Saturday, June 21, 2008

Investment Opportunity?

My friend Dave in his new role as a Registered Financial Adviser has provided plenty of interesting tidbits to consider for investing your money. A little more tongue in cheek, I would recommend that you invest in bus manufacturers should Mr. Obama be elected in November. Starting with his white grandmother, then his pastor, then his opposition to NAFTA and possibly an Iraq pullout, he now has thrown campaign finance reform under said bus.
With all these people and ideas being tossed under the bus, there are going to be a lot of buses high centered on formerly lofty rhetoric and principles, and as such, we will need more buses.

May be part of his economic plan, I guess.


Pardon the language, but I just learned that the Dodd payback bill for being a friend of the head of Countrywide has included a provision that all credit card transactions are going to be reported to the IRS. The infringement of our privacy by the one governmental organization that has the least amount of accountability or supervision should frighten everyone who isn't living in a shack in Lincoln.

Thursday, June 19, 2008


Dicta is the term that lawyers use to explain excess verbiage in an opinion from a court that provides guidance to understanding the opinion, but is itself not considered to be the law of the case. In a case that just came down from the SCOTUS that I agree with the majority, I do have to appreciate the dicta of Justice Scalia, even if he is in the dissent:
Rather, the dignity at issue [in this case] is the supreme human dignity of being master of one’s fate rather than a ward of the State — the dignity of individual choice.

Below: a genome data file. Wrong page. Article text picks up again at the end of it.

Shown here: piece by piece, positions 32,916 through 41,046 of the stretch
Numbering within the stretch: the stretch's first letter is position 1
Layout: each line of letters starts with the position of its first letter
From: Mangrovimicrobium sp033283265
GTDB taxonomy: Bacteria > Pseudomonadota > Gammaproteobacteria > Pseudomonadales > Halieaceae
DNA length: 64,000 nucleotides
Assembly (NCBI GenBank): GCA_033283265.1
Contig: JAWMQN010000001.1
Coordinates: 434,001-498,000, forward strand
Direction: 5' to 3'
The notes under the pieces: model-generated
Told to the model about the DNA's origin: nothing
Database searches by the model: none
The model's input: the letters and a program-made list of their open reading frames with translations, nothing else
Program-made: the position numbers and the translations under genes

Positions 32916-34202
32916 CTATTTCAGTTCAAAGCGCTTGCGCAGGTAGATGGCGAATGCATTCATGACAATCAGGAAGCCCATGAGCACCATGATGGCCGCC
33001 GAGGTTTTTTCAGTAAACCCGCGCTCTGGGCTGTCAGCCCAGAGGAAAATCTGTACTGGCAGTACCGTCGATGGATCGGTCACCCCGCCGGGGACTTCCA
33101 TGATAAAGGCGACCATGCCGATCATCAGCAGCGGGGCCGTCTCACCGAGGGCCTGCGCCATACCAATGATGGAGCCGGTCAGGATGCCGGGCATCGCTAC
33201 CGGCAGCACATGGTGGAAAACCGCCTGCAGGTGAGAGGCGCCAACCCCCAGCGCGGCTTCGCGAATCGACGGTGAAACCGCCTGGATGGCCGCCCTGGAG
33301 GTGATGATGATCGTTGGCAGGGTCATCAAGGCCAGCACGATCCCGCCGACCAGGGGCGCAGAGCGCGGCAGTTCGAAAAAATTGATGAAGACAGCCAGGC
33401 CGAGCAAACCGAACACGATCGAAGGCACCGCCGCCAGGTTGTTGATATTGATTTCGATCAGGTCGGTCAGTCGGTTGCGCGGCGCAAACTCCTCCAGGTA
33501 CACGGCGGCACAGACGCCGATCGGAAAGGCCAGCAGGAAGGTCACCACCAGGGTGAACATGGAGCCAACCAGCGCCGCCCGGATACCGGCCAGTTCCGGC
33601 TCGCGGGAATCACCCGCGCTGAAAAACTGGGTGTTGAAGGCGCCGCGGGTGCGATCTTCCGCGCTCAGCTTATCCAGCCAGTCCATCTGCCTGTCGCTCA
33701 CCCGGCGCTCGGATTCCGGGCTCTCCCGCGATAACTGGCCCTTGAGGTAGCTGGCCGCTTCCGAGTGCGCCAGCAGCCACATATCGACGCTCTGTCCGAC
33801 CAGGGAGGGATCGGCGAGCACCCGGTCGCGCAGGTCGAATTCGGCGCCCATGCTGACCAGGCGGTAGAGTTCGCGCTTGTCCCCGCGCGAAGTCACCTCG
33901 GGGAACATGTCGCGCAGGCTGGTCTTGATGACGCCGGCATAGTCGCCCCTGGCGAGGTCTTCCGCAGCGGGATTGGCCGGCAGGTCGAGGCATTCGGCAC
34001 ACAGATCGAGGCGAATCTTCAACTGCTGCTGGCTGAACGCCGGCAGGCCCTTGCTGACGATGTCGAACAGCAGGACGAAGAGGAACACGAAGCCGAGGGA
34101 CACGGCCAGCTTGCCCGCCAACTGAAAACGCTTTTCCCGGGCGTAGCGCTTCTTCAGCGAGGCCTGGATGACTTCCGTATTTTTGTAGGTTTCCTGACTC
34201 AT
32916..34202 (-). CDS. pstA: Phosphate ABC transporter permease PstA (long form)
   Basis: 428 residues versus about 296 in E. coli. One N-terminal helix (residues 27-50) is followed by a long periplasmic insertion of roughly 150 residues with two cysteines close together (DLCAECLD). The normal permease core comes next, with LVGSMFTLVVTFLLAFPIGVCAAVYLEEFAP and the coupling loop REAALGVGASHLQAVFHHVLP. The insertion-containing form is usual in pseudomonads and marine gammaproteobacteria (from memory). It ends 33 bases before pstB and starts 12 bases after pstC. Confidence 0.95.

"Master of one's fate." What a concept!

But I doubt that it will catch on.

Harsh Sentencings

Much as I complain about outrageous sentences given out by judges here, I don't think that even they can top this. Death and life imprisonment? Seems to me that one would negate the other, but it is Sharia law, and I am not admitted to that bar.

Wednesday, June 18, 2008

Questions about Obama

Wiley has an amusing post about Obama's flip flop being considered as an asset by someone at LITW. Obama's shift was only common sense, since on the whole, NAFTA has been beneficial to this country, although maybe not as much in Ohio, where he made his original statement.
Overlooked, however, is the potential problem for Obama. During the primary campaign, he was able to get to the left of Hillary, because her perceived inevitability caused her to take a more moderate stance in anticipation of the general election in November. Because he was able to stake the ground, many in the Democratic Party went to him over Hillary, and he was able to hang on to secure the nomination. The problem for Obama is that the general electorate is not as left as the Democrats are. As a result, he now has to tack right for the general election.
But looming on the horizon, is the "suspended" campaign of Hillary Clinton. Remember, that Obama has only clinched the nomination based on the pledges of the superdelegates. Those superdelegates however, can switch their vote at any time. So, suppose Obama goes too far right, can Hillary go to the convention in Denver, and say that it is time to elect a real Democrat, not someone who's views are, shall we say, flexible?